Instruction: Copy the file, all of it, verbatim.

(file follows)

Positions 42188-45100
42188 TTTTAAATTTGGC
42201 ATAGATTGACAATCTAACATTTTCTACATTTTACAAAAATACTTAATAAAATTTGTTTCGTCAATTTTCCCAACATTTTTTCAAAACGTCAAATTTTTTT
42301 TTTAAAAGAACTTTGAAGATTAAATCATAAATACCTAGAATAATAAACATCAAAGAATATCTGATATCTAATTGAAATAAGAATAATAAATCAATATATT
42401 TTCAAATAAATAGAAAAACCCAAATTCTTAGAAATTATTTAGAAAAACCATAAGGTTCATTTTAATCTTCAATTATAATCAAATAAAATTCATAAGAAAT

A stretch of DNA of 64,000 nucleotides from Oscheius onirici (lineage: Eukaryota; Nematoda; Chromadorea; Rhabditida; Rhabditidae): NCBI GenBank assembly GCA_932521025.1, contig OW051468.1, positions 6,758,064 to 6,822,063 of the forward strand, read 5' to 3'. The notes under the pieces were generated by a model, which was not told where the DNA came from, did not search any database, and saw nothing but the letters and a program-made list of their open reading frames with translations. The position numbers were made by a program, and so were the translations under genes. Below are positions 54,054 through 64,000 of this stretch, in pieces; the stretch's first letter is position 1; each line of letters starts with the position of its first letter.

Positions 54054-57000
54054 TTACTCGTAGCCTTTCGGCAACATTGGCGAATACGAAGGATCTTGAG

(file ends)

Positions 42188-45100
42188 TTTTAAATTTGGC
42201 ATAGATTGACAATCTAACATTTTCTACATTTTACAAAAATACTTAATAAAATTTGTTTCGTCAATTTTCCCAACATTTTTTCAAAACGTCAAATTTTTTT
42301 TTTAAAAGAACTTTGAAGATTAAATCATAAATACCTAGAATAATAAACATCAAAGAATATCTGATATCTAATTGAAATAAGAATAATAAATCAATATATT
42401 TTCAAATAAATAGAAAAACCCAAATTCTTAGAAATTATTTAGAAAAACCATAAGGTTCATTTTAATCTTCAATTATAATCAAATAAAATTCATAAGAAAT

A stretch of DNA of 64,000 nucleotides from Oscheius onirici (lineage: Eukaryota; Nematoda; Chromadorea; Rhabditida; Rhabditidae): NCBI GenBank assembly GCA_932521025.1, contig OW051468.1, positions 6,758,064 to 6,822,063 of the forward strand, read 5' to 3'. The notes under the pieces were generated by a model, which was not told where the DNA came from, did not search any database, and saw nothing but the letters and a program-made list of their open reading frames with translations. The position numbers were made by a program, and so were the translations under genes. Below are positions 54,054 through 64,000 of this stretch, in pieces; the stretch's first letter is position 1; each line of letters starts with the position of its first letter.

Positions 54054-57000
54054 TTACTCGTAGCCTTTCGGCAACATTGGCGAATACGAAGGATCTTGAG